- The IRS’ Coinbase John Doe Summons — Bryan Skarlatos provided his view that the ongoing IRS use of a “John Doe Summons” to investigate the trading history of Coinbase users is inappropriate because it is overbroad. For those unfamiliar with the investigation into the personal and financial information of all Coinbase users between 2013–2015 (You can read about this case’s twisting procedural history here or about the requirements for a successful John Doe summons here). While some have questioned whether simply trading Bitcoin can serve as a reasonable basis for believing that users are failing to comply with tax laws, Mr. Skarlatos explained that some courts have given broad authority for John Doe summons to be used essentially as “fishing expeditions” to catch individual perpetrators in a large pool of mostly innocent members. Nonetheless, he believed this mechanism cannot be used to subpoena account activity for all accounts at an entire bank because compliance would be unfairly burdensome and costly to the bank. In his view, the same theory should apply to Coinbase.
- Tax, Generally — For crypto-traders concerned about their taxable activities, Bryan Skarlatos explained that the IRS seems to target exchanges’ activities as this is more efficient and enforceable than tracking individuals’ histories through the entire Bitcoin blockchain. He noted that certain activities can trigger individual IRS investigations, such as storing company assets in Bitcoin and writing them off as Cost of Goods Sold or using Bitcoin to avoid processing fees in off-shore tax-shelter banks. Eun Young Choi noted that she was not aware of any US Attorney criminal investigations into the use of cryptoassets for tax fraud or evasion, though she said that such cases possibly exist. If you are worried, Brian Klein recommended resolving any tax issues with an accountant or tax attorney sooner than later, as penalties (and the headache) can mount after a non-voluntary investigation is launched.
- Penalties for Failure to File — The panel warned of the consequences that many blockchain entities or investors overlook when considering their filing obligations. Bryan Skarlatos warned that crypto-investors utilizing foreign exchanges or wallet must file FBARs, or risk annual cumulative penalties as high as 50% (meaning you can potentially owe 150% of your earnings after three years of failure to file, for example). The panel noted that the crypto-investments probably do not qualify as international financial interests in themselves just because decentralization implies utilizing oversea nodes, but the issue has never been formally settled. Valerie Szcepanik implored exchanges and other broker or banker-type services to follow Anti-Money Laundering rules like Know Your Customer and Suspicious Activity Report (“SAR”) filing requirements because these are the most common ways to trigger SEC scrutiny. She noted that SAR failures accounted for triggering 6% of SEC investigation per year. Brian Klein reiterated that advice, but also voiced his concern that SARs in particular are over-burdensome. He mentioned that over one million SARs forms are filed each year, with most SARs likely to be routine check-the-box and stream of consciousness statements fail to achieve the requirement’s anti-money laundering goals. Valerie Szczepanik seemed to understand this concern, but noted that as long as they are still the law, financial services need to comply.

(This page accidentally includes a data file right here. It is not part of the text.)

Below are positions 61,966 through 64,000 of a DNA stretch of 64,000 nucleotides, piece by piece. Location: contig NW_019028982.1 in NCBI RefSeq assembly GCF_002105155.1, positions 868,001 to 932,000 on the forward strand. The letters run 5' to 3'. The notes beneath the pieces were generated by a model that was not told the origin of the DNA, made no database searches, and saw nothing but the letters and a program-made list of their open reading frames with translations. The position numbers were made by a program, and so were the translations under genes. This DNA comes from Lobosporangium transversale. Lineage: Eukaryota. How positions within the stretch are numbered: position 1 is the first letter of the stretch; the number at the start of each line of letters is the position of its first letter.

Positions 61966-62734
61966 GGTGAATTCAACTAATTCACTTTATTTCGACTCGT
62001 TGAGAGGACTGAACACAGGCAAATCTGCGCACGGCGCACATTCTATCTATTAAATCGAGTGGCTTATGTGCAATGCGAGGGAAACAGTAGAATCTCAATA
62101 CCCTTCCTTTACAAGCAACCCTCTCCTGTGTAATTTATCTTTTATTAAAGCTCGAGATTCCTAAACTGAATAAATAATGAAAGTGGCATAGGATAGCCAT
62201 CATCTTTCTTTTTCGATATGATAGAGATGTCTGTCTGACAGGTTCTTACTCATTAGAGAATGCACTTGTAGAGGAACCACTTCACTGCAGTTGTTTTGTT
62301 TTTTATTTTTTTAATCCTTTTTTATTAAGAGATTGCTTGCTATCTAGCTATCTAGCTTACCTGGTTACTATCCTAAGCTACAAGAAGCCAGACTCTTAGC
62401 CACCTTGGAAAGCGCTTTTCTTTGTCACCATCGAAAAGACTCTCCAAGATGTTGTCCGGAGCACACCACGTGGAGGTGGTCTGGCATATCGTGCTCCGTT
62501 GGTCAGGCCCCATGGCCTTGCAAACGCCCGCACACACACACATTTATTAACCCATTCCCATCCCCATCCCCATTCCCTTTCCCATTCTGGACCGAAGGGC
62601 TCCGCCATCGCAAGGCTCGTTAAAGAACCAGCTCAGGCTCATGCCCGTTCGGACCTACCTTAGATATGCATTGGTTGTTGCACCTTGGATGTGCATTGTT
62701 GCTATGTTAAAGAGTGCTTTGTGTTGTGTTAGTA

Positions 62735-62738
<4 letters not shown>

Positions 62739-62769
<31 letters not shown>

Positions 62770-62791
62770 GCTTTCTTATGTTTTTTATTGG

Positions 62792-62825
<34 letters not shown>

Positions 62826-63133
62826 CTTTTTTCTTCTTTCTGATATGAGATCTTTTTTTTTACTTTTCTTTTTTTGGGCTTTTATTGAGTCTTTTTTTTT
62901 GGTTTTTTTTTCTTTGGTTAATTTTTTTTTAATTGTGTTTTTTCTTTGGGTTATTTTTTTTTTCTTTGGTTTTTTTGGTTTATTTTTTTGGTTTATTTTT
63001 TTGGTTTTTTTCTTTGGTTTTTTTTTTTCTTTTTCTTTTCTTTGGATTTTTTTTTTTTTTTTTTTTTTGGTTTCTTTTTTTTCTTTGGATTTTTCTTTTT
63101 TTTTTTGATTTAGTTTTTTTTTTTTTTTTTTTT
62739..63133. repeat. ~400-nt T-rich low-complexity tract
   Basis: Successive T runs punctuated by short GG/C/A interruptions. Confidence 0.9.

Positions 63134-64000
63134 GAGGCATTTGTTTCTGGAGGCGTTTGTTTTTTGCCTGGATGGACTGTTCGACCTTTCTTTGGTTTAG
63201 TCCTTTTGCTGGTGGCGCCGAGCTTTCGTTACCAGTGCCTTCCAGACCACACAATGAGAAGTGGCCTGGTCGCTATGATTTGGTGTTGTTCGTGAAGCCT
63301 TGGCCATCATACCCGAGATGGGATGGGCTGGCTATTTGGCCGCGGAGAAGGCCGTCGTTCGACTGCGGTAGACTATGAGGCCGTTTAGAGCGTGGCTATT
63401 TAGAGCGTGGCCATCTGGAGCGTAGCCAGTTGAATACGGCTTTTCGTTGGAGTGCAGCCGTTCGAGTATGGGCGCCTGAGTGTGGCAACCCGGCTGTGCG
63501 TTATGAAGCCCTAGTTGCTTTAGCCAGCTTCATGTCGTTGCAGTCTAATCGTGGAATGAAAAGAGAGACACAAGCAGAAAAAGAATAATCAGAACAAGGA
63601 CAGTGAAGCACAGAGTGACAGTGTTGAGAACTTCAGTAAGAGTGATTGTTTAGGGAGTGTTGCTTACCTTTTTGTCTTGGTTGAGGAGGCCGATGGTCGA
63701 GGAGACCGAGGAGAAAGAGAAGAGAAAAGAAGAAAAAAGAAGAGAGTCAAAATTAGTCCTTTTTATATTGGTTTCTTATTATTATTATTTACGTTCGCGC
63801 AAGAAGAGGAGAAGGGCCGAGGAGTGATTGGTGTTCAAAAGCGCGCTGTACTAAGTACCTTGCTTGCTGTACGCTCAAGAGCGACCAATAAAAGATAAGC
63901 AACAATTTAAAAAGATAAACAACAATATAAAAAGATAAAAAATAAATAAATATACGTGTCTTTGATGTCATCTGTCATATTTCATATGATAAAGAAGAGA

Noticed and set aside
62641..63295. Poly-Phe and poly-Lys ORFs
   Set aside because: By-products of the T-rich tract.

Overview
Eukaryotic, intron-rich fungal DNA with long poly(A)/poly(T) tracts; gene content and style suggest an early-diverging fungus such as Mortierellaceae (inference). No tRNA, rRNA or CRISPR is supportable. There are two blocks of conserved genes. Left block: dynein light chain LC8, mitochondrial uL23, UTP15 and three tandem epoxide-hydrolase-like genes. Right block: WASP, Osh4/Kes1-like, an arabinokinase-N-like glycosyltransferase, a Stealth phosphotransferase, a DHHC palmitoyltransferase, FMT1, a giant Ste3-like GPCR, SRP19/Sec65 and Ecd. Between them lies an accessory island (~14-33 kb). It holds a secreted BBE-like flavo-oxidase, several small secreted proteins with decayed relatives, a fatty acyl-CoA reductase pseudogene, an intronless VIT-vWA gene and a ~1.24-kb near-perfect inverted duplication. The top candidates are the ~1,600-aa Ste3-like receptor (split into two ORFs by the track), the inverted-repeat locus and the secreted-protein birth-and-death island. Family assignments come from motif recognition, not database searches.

The daylong event was a promising indication that the legal industry recognizes the need for regulatory evolution to catch up with this revolutionary technology. Some attendees considered how the lack of clear regulatory structures have created a bitter political climate surrounding enforcement over other areas of internet law — for example, the current debate over whether the FTC or the FCC should have authority over net neutrality rules — and pondered whether congress would be wise to create a new regulatory agency specifically dedicated to handling these blockchain-related issues now, before a similar climate has the chance to manifest. To reiterate Chris Austin’s words, there’s a huge opportunity here — but no one knows where it’s going.
About the Author: Jason Civalleri is a law student and MBA-graduate passionate for blockchain and distributed ledger innovation. His first exposure to blockchain was his investment in Bitcoin in 2011, the proceeds from which he used to finance his first year of law school. He built his first “miner” for the Ethereum network in January, 2016, and has since guided start-ups, medium-sized companies, and Fortune 500 firms on how to better understand decentralized systems when contemplating process optimization and surviving disruption. In his free-time, Jason enjoys brewing beer, sailing, and playing with his dog, “Cairo.”